- Joins the chorus of those calling for decriminalization
- Says this hinders eff orts for universal coverage and reduction of new HIV infections
World Health Organization (WHO) Regional Director Dr Matshidiso Moeti, who also happens to be a Motswana, says the government of Botswana should look into decriminalizing sex work and homosexuality if they are to archive universal coverage.
The WHO constitution enshrines “the highest attainable standard of health as a fundamental right of every human being.” According to WHO, the right to health includes access to timely, acceptable, and affordable health care of appropriate quality.
Matshidiso in an interview with this publication said “As long as homosexuality and sex workers are still criminalized in Botswana, the country will struggle to adequately arrest the scourge of HIV/AIDS.”
“We need to ensure that key populations such as those living with HIV/AIDS, Men who have sex with Men (MSM), the LGBTIQ community and sex workers are included in the implementation of the national strategy and as long as we have excluded them, all our efforts will be in vain. We also need to change the mindset of the service providers who assist these key members who are so vulnerable,” she added.
Recent survey results have indicated that while Batswana affirm their freedom to say what they think, associate with any organization they want and vote for the candidate of their choice, the majority is not supportive of freedom of sexual orientation.
According to Matshidiso, a conservative, values and norms-minded mindset hinders progress in the health sector, “Countries are spending more to treat people but what are we doing to prevent such incidences, in most African countries these key population groups are unlikely to seek out medical help or advice simply because they don’t want to be arrested for being gay or having sex for money.”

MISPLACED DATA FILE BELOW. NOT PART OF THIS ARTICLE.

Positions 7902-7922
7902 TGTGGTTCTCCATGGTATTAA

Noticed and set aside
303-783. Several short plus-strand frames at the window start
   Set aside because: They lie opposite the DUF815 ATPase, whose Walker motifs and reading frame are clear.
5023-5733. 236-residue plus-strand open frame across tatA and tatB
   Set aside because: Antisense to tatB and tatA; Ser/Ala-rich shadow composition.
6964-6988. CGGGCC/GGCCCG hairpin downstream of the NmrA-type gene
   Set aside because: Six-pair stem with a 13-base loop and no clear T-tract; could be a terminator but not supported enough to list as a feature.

The Regional Director also noted that it is redundant to try and police these groups and their activities as it is an impossible task that also wastes tax payers’ resources that could otherwise be used in helping with the provisional of better health care.
These comments reaffirm former president Festus Mogae’s controversial sentiments that African governments including Botswana must not enact laws that criminalize homosexuality and sex work since such legislation would inhibit the fight against HIV/AIDS. Mogae also called for condoms to be distributed in prisons.
MP Botlogile Tshireletso has in the past also criticized the National Aids Council as well as other Members of Parliament for shying away from discussing sensitive and unpopular subjects such as sex work and homosexuality.
Botswana’s constitution embraces the protection of fundamental rights and freedoms of expression, assembly and association. However, some sexual acts, including certain same-sex acts are illegal.
Homosexual acts are illegal in many African countries, and Uganda and the Gambia recently made headlines with new anti-gay legislation. Despite the fact that the rights of lesbian, gay, bisexual, and transgender (LGBT) people are supported by the United Nations and the African Commission on Human and People’s Rights (an African Union body), South Africa is the only country on the continent where the constitution forbids discrimination on the basis of sexual orientation and recognizes same-sex marriages.
In 2013, a non-governmental organization called Lesbians, Gays & Bisexuals of Botswana (LEGABIBO) won a court case with the High Court of Botswana after challenging the refusal by the Director of National Registration and the Minister of Labour and Home Affairs to register it as society.